Game of the Year 2009: Tales of the Arabian Nights
2010: Now we come to the first year where I actually tried to order my favorite games and crown a champion. Don’t go looking for the article, since it’s buried somewhere on my Facebook profile. My champion that year was Innovation, Carl Chudyk’s brilliant game about civilization and human invention. More than that, Innovation has stuck around and proven to be the kind of game that I can consume endlessly. There are some other notable games from 2010 that have stuck around for me. Notably Magical Athlete has become one of my go-to games for non-gamers, and Merchants and Marauders is one of the top “experience” games out there. (More on that one in a minute.) But neither of those has managed to unseat Innovation as a perennial favorite for me, so for at least one year I crowned the right game.
Old and New Game of the Year 2010: Innovation
2011: A lot of people declared 2011 one of the best years for games ever, and it’s hard to argue when I think about the titles I played. My original champion was Merchants and Marauders. I feel comfortable saying it belongs in a champion circle somewhere, except for one little problem: it actually came out at the tail-end of 2010. I kind of chose to ignore that at the time, but now that I’ve played more 2011 titles it has a lot of competition. Mage Knight has shown itself to be one of the great fantasy board game experiences, one that I still am amazed is in rotation for me. Speaking of fantasy games, Wizards of the Coast was really busy in 2011, releasing two of their D&D Adventure System titles and Conquest of Nerath. But the crown has to go to the game that shocked me with how direct and fun it was, and that game was King of Tokyo. I had forgotten how good casual games could be, until I sat down with five strangers and ripped through three games in a row of this wonderful game.
Old Game of the Year 2011: Merchants & Marauders
New Game of the Year 2011: King of Tokyo
2012: My view of the hobby increased substantially in 2012 as I began to pull down some review copies. My original champion was a two-headed Fantasy Flight/Stronghold reprint of Merchant of Venus. I actually feel pretty good about that still, since I find it to be criminally underrated, both as a reprint of the classic game and a reinterpretation by FFG. I played it this weekend in fact, and still had a wonderful time. This was also the year of Clash of Cultures, which, despite its complexity and length, was well-loved by almost everyone with whom I played it. But with some distance my favorite from 2012 is now the reprint of Tom Jolly’s Wiz-War. I gave it a good notice at the time, but reintituting the original rules and getting some expansions pushed it over the top for me. I now consider it one of my favorite games. I can say the same about Merchant of Venus, but Wiz-War has ended up being even better.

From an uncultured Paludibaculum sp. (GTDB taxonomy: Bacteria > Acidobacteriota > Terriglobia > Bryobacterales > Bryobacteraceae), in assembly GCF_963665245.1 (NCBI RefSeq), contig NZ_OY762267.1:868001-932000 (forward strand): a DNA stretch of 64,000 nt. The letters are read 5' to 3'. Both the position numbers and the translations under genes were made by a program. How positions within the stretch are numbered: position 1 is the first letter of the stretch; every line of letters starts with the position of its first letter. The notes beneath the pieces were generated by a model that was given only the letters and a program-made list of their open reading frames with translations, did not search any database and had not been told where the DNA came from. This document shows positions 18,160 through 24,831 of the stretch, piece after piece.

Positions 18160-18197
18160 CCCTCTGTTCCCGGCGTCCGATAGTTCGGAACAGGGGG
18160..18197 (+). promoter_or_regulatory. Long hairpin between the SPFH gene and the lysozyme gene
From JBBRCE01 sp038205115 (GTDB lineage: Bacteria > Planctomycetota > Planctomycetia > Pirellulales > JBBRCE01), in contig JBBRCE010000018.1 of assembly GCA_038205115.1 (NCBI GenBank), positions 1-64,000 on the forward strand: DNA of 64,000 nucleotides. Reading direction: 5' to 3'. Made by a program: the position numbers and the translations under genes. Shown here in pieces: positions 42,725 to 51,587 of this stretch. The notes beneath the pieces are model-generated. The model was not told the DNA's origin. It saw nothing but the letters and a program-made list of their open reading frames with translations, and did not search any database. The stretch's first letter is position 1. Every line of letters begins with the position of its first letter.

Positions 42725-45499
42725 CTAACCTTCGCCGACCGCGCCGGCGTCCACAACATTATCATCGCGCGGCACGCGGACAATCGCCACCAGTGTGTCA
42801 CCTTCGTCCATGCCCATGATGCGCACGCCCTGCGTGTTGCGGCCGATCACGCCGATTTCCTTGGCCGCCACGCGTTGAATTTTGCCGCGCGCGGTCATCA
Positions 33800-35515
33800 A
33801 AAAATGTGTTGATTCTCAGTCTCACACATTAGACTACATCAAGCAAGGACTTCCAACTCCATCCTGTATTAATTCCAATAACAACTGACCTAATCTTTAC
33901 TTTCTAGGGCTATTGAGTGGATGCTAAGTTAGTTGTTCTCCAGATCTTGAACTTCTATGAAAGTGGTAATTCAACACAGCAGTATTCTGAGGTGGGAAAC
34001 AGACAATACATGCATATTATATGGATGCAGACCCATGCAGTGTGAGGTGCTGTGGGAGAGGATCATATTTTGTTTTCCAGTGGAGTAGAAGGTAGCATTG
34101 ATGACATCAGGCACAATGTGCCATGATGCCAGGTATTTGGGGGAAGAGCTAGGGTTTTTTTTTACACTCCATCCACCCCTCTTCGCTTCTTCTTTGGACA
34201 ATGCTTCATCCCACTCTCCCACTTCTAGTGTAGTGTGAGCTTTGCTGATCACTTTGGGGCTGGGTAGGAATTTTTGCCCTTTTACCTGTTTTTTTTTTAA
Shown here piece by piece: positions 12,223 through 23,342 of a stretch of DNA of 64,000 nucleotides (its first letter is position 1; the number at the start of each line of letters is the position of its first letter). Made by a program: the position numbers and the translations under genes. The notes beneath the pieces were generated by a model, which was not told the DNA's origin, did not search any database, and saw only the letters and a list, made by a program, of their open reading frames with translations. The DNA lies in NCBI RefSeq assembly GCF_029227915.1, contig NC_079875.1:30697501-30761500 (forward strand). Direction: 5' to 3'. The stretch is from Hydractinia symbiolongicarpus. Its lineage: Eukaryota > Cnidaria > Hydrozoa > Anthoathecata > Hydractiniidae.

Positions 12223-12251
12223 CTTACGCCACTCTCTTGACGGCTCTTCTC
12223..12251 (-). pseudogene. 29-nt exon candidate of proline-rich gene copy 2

Old Game of the Year 2012: Merchant of Venus
New Game of the Year 2012: Wiz-War
2013: I’ve read in many places that it would be nice if columnists could have the luxury of giving maybe six months before naming their game of the year. That would indeed by nice, but I’m not sure 2013 would have ended any differently for me. My original champ was Duel of Ages II, and I still love it. If anything, my love for it has only grown now that I’ve become better and explaining it and conveying up front what kind of experience it is before getting started. The difficulty is the game that I originally slotted at number three: Robinson Crusoe. At the time I was just a little worried it would prove it would lack replayability, but that hasn’t ended up being a problem at all. I gave it a glowing review at the time, and I actually think I underrated it. Still, Duel of Ages II is a singular experience for me. In a sense it redefined the “epic” game model for me and proved you could do something sprawling and ridiculous, without the design suffocating under its own weight. It’s close, but I think I made the right call.
Old and New Game of the Year 2013: Duel of Ages II
Nate Owens is a weekly columnist for Fortress: Ameritrash. He drinks too much coffee and likes the Star Wars prequels. You can read more of his mental illness at The Rumpus Room.